bajo su gobierno. misfortune during (under the
power of) his government.
No debió manejar cuando estaba He shouldn’t have been driving
bajo la influencia de los under the influence of the
medicamentos. medicine.
Por fin estamos bajo techo. We’re finally indoors (under the
protection of the roof).
286 GRAMMAR

] Bajo can indicate presence in certain natural settings.


Caminamos bajo la lluvia. We walked in the rain.
Se sentaron bajo la sombra de They sat in the shade of a tree.
un árbol.
Se besaron bajo las estrellas. They kissed under the stars.
Se puede ver bajo la luz de la You can see by the light of the
luna. moon.
] Bajo is used in certain expressions.

bajo cuerda under the counter/table


bajo juramento under oath
bajo llave under lock and key
bajo mano on the quiet
bajo techo under cover

Hicieron algunos pagos bajo They made several under-the-


cuerda. counter payments.
Las joyas están bajo llave. The jewelry is under lock and key.

AVOID THE
Blunder
✗ Caminamos en la lluvia.
✗ Se puede ver en la luz de la luna.

tras
The preposition tras has several uses.
] Tras can indicate “following.”
Tras los acontecimientos de ayer, Following yesterday’s events,
ella toma más precauciones. she is being more careful.
] Tras can indicate pursuit.
Todos los chicos andan tras ella. All the boys are after her.
] Tras can indicate tedious repetition.
Día tras día, trabajaba doce horas Day after day, he worked 12
y volvía a casa en la noche. hours and came back home
at night.
OTHER PREPOSITIONS 287

entre
The preposition entre has several uses.
] Entre indicates both “between” and “among.”
En la clase, me siento entre In the class I sit between Juan
Juan y Miguel. and Miguel.
Aquí estoy, entre gente de todas Here I am among people from
partes del mundo. all over the world.

AVOID THE
Blunder
Do not use the preposition de after entre.
✗ Me siento entre de Juan y Miguel.
✗ Estoy entre de gente de todas partes.

] Unlike most prepositions, entre is followed by the subject pronouns


yo and tú, rather than mí and ti.
Esto es entre tú y yo. This is between you and me.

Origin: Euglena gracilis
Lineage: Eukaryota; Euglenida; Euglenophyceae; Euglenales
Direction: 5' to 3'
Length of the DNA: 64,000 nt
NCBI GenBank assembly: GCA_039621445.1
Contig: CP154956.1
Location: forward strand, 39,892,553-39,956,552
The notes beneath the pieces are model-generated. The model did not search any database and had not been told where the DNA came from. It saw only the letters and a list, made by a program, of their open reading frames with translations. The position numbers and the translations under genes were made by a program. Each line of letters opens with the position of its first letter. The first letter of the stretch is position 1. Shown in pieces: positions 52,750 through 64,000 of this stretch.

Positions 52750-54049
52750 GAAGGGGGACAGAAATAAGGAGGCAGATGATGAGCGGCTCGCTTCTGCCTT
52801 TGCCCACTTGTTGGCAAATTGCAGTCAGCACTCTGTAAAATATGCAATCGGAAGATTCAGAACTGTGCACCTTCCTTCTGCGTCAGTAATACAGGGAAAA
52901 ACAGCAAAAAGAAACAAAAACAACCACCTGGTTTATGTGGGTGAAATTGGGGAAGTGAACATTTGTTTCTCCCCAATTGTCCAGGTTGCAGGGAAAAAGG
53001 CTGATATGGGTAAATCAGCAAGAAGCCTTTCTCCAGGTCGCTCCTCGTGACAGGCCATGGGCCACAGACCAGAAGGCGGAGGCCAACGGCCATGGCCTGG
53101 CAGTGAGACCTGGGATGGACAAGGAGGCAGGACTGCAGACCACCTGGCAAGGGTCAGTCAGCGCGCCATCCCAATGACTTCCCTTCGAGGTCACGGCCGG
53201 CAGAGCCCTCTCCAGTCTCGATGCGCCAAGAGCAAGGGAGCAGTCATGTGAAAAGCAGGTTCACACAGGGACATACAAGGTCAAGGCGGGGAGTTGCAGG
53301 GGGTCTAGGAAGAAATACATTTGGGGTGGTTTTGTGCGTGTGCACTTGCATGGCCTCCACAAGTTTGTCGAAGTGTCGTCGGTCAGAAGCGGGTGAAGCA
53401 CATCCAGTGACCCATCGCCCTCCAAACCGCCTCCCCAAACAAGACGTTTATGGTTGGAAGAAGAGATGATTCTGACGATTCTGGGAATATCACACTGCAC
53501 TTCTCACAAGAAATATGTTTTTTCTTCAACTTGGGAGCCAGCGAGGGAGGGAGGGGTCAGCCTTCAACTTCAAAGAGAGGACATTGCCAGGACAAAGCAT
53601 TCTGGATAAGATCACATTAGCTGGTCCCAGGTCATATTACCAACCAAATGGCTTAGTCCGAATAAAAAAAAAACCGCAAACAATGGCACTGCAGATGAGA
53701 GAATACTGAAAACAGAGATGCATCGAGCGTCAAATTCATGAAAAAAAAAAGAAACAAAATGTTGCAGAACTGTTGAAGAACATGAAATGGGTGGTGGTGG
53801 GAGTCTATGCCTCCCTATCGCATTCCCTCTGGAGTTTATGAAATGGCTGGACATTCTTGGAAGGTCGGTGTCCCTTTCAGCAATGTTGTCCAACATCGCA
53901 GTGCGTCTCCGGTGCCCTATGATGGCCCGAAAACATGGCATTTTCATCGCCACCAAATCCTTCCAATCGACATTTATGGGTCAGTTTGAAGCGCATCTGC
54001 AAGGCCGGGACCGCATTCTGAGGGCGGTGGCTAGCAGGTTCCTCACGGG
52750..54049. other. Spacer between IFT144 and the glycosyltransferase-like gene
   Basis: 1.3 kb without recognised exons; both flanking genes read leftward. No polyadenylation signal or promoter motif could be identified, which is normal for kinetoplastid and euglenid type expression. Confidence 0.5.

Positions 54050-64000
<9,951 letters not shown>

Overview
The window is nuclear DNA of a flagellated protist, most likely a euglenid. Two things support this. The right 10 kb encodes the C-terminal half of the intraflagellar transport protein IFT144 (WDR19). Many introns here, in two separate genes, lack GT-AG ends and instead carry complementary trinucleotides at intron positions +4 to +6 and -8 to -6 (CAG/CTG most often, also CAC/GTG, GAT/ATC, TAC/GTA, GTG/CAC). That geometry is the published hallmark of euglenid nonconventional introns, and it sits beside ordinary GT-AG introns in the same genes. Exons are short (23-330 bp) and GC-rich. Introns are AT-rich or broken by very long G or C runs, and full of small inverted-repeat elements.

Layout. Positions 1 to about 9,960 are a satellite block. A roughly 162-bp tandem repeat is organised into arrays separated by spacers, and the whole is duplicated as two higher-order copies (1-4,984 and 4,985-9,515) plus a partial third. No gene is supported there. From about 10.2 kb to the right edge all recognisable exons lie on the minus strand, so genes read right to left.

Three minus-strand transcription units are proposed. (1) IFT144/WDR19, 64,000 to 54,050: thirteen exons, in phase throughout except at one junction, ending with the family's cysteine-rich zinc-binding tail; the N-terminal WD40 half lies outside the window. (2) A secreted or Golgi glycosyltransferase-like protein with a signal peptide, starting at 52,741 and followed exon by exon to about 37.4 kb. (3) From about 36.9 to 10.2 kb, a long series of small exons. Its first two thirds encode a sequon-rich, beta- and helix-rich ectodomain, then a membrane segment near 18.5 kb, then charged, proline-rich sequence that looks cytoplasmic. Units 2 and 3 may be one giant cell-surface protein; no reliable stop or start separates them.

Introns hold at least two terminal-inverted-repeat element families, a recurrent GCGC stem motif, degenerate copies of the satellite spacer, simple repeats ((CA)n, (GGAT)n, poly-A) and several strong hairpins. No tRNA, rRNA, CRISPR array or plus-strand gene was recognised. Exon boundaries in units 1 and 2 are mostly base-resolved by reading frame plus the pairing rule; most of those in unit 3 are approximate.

¿ Juan se sentó entre tu hermana Did Juan sit between you and
y tú? your sister?

AVOID THE
Blunder
✗ Esto es entre ti y mí.
✗ Juan se sentó entre ti y ella.

] Entre is used in division to mean “divided by.”


Dieciséis entre dos son ocho. Sixteen divided by two is eight.

según
The preposition según generally corresponds to English “according to.”
Hicimos el trabajo según nos We did the job according to his
indicó. instructions.
Según el periódico, hoy va a According to the paper, it’s going
llover. to rain today.
Unlike most prepositions, según is followed by the subject pronouns yo
and tú, rather than mí and ti.
Según tú, tenemos un examen According to you, we have an
mañana, pero yo no estoy tan exam tomorrow, but I’m not
seguro de eso. so sure about that.
288 GRAMMAR

salvo and excepto


The prepositions salvo and excepto indicate exception.
Todos los chicos, salvo mi All the boys except my brother
hermano, estaban contentos. were happy.
Unlike most prepositions, salvo and excepto are followed by the subject
pronouns yo and tú, rather than mí and ti.
Toda la familia, excepto yo, The whole family went to the
fue al campo. country, except for me.

AVOID THE
Blunder
✗ según mí
✗ según ti
✗ salvo mí
✗ salvo ti

Exercises

A Circle the correct pronouns to complete the following sentences.

1. Este asunto es entre ti y mí | él y mí | tú y yo | ti y él.


2. Voy al mercado con -tigo | -sigo | nosotros | ti.
3. Ella no conoce al | la | a la | el Sra. Rodríguez.
4. Este regalo es para la | lo | ella | yo | tú.
5. Mi papá lo hizo por mí y ti | mí y ella | ella y él | ella y por él.


B Express the following English questions in Spanish.

1. What are you thinking about?


2. Who is he looking for?
3. Who is she going with?
4. What are we waiting for?
5. What are you looking at?
6. Who is the letter from?
7. How long have you been here?
8. How often do you visit your grandmother?
OTHER PREPOSITIONS 289


C Circle the appropriate prepositions to complete the following sentences.
1. La casa huele como | de | a pan.
2. Fuimos a la escuela en | por | a pie.
3. Carmen se va a casar con | a | contra Pablo.
4. Él está soñando de | a | con | en ella.
5. Él está pensando de | a | con | en ella.
6. Ella es la mejor de | entre | en | por la clase.
7. Ella se enamoró de | con | en | para él.
8. Nos vemos a las 10 en | de | por | para la mañana.
9. Nos vemos de | para | por | después la mañana.
10. Quedamos a | en | por | con encontrarnos aquí a las nueve.


D Fill in the blanks with por or para.
1. Julio fue al mercado leche.
2. Esteban compró una casa su familia.
3. Pasamos el parque en camino a la biblioteca.
4. Estos regalos son mis primos.
5. ser extranjera en los Estados Unidos, habla inglés muy bien.
6. Esa pregunta es muy fácil mí.
7. Estaba abrir la botella.
8. Ya he leído este libro. Voy a cambiarlo otro.
9. Pagó diez dólares la camiseta.
CONJUNCTIONS
y/e and
o/u or
pues for
pero but
CORRELATIVE CONJUNCTIONS

o... o... either . . . or . . .


ni... ni... neither . . . nor . . .
apenas... cuando... hardly . . . when . . .
OTHER CONJUNCTIONS

aunque although, even if


de modo que so